Hidden Genius Project founder on helping Black male youth, entrepreneurship

Brandon Nicholson has always stood up for others.

As a child, the 39-year-old recognized that career and educational opportunities for young black boys were not very accessible unless they were well-connected.

“My parents were trained as lawyers and have been very involved in school politics, taking me to school board meetings and parent association meetings as they try to advocate for more resources,” he said. he told CNBC Make It. “So I got a lot of support.”

“[I remember] in the middle of the day the counselor and vice principal called me out of my main class to go to the office. They slipped an application on the desk for a program called A Better Chance that helps young people of color apply to prep schools across the country. All I could think about was how many people hadn’t been called into the office that day… How many people wouldn’t have access to these resources? »

This experience ultimately motivated Nicholson to “want to do something so people didn’t have to get a special call to access something.”

Little did he know that he would later be founding executive director of The Hidden Genius Project, a nonprofit organization dedicated to training and mentoring young black men in technology, entrepreneurship, and business. leadership.

Brandon Nicholson, founding executive director of The Hidden Genius Project, engages with students.

The hidden genius project

Through his organization, Nicholson and his team have supported the professional development of more than 9,300 students, provided more than 600,000 hours of direct training, secured millions in grants, and made mentorship and technical skills accessible to black boys in California. and Detroit. On December 2, The Hidden Genius Project held a grand opening ceremony for its new headquarters in Oakland, Nicholson’s hometown.

Here’s how Nicholson prepared for entrepreneurship, the lessons he learned along the way, and his plans for 2023.

“Almost nothing important is done alone”

While no two paths to success are the same, one thing most established people have in common is that they didn’t do it alone. Whether it’s friends, family, or mentors, successful people usually have a personal board of directors that helps them achieve their goals.

Nicholson says his parents, wife and teachers all played a role in his success. He also says practicing “ongoing collaboration” in college was the “best” thing he did to prepare for entrepreneurship.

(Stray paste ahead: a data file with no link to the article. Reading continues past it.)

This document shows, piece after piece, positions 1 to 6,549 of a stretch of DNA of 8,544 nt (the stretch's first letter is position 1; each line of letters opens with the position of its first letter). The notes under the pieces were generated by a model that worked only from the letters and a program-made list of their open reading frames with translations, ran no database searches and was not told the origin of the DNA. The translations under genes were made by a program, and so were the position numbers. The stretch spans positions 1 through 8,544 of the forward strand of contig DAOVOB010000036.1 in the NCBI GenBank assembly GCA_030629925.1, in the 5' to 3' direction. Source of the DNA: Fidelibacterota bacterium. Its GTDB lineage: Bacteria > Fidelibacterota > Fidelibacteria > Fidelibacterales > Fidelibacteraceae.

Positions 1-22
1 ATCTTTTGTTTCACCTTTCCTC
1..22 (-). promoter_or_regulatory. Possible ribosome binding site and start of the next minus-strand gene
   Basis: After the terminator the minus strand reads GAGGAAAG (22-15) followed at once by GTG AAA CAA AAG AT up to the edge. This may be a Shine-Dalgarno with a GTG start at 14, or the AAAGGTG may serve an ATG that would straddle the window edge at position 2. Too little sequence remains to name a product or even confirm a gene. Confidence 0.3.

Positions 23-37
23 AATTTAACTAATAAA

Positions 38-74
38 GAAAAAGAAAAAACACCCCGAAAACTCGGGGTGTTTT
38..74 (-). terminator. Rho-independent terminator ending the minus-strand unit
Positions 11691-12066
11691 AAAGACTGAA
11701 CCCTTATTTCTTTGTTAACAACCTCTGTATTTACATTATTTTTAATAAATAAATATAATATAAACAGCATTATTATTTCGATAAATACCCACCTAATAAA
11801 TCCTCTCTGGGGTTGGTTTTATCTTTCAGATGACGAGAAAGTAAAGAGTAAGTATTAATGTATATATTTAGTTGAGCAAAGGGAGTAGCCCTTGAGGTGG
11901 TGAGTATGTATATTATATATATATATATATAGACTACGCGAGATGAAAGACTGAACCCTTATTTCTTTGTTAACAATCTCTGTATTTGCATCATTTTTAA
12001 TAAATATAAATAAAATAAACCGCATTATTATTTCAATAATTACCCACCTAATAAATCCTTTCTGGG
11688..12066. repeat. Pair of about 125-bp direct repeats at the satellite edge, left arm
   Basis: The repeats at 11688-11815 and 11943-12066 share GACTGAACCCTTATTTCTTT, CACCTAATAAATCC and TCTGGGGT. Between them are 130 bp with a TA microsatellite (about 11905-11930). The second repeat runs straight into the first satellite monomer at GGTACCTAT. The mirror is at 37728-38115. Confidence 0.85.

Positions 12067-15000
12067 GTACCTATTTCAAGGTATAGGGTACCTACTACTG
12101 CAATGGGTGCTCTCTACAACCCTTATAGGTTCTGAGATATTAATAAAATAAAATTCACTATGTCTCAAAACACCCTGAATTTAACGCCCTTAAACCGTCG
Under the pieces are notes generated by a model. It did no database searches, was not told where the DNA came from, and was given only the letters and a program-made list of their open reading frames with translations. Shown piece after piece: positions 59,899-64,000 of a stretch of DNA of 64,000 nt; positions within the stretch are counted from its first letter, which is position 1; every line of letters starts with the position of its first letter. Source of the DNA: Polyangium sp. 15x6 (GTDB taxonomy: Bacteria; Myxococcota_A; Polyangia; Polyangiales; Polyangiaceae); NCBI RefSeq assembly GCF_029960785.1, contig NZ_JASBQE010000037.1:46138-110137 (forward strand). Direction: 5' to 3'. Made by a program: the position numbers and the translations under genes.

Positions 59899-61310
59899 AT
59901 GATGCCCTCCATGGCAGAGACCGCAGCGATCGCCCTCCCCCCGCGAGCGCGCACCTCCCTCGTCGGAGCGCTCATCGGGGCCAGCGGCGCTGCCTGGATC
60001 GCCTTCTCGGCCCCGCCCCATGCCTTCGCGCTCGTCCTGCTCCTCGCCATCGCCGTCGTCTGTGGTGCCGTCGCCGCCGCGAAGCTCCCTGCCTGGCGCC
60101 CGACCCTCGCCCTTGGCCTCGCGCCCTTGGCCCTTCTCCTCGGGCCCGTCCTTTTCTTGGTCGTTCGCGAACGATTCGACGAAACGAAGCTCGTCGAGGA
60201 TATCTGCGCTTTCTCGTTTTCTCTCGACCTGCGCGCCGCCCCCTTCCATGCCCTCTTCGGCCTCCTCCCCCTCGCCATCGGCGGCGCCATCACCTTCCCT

“The ‘stock art’ image of entrepreneurship in many of our minds is a representation of a unique, enterprising individual striving tirelessly to build a successful business and eventually take everyone with them,” says -he. “In reality, nothing important is done alone, and the most dynamic entrepreneurs know how to build together in ways that generate mutual gain.”

Nicholson also says he was able to “merge” with several other black men he met as a student at UCLA and UC Berkeley – one is even on his leadership team at the Hidden Genius Project. .

“I think my college leadership activities with organizations such as Community House, Black Student Union, Black Men’s Awareness Group, and others have helped me learn to ‘rise up and step back’, while growing towards a bolder common goal.”

Be ready to pivot

Having a career plan is a great way to hold yourself accountable for achieving your goals, but it’s just as important to embrace and adapt to changes in that plan.

Nicholson says growing up he “rarely imagined” himself in his current role, but he feels it was all “made to be”.

Brandon Nicholson, Founding Executive Director of The Hidden Genius Project, speaking at the grand opening of their new headquarters.

The hidden genius project

“In the job I had right before this one, I was evaluating social impact programs and I generally understood that I wouldn’t want to be a nonprofit executive because everyone in the role always seemed pretty stressed,” he said. “The opportunity to lead The Hidden Genius Project was more intriguing, but honestly, what precipitated the pivot was a lot of my inability to land a corporate role in the social impact/social responsibility space. I applied for all kinds of jobs and got a bunch of ‘no’s every step of the way.

“Even though it wasn’t the role I initially felt called to, I love what I do now.”

The challenges of entrepreneurship

Nicholson says the impact on the children’s lives has been “hugely rewarding,” but owning a business is no picnic.

“We need to make sure we stay strong on all the fun things like compliance, financial controls and all those responsibilities that are inherently difficult. We never want those things to get in the way of the work we do to support our community and its young people. .

Nicholson also says it can be difficult to make sure everyone’s needs are met and the whole team “feels supported.”

“It’s a lot [of pressure] try to make sure everyone can move into a home that is comfortable for them. And if they have people at home with them, those people can eat next to them. But we also need everyone to do their job. So you have to make sure everyone here carries their weight, while we carry the weight of making sure they have what they need to thrive.”

Look forward

Nicholson and his team enter 2023 with a new headquarters – the culmination of all the dedication and hard work they put into their cause.

“We were once a small fledgling organization with no stable infrastructure, and so many other partners stepped up to care for us and help us get to where we are today,” he shares. “I am especially thrilled that partners who serve young people can bring their participants to such a beautiful, accessible and safe space, and I hope they will feel at home right away.”

Groundbreaking ceremony at The Hidden Genius Project’s new headquarters in Oakland, California.

The hidden genius project

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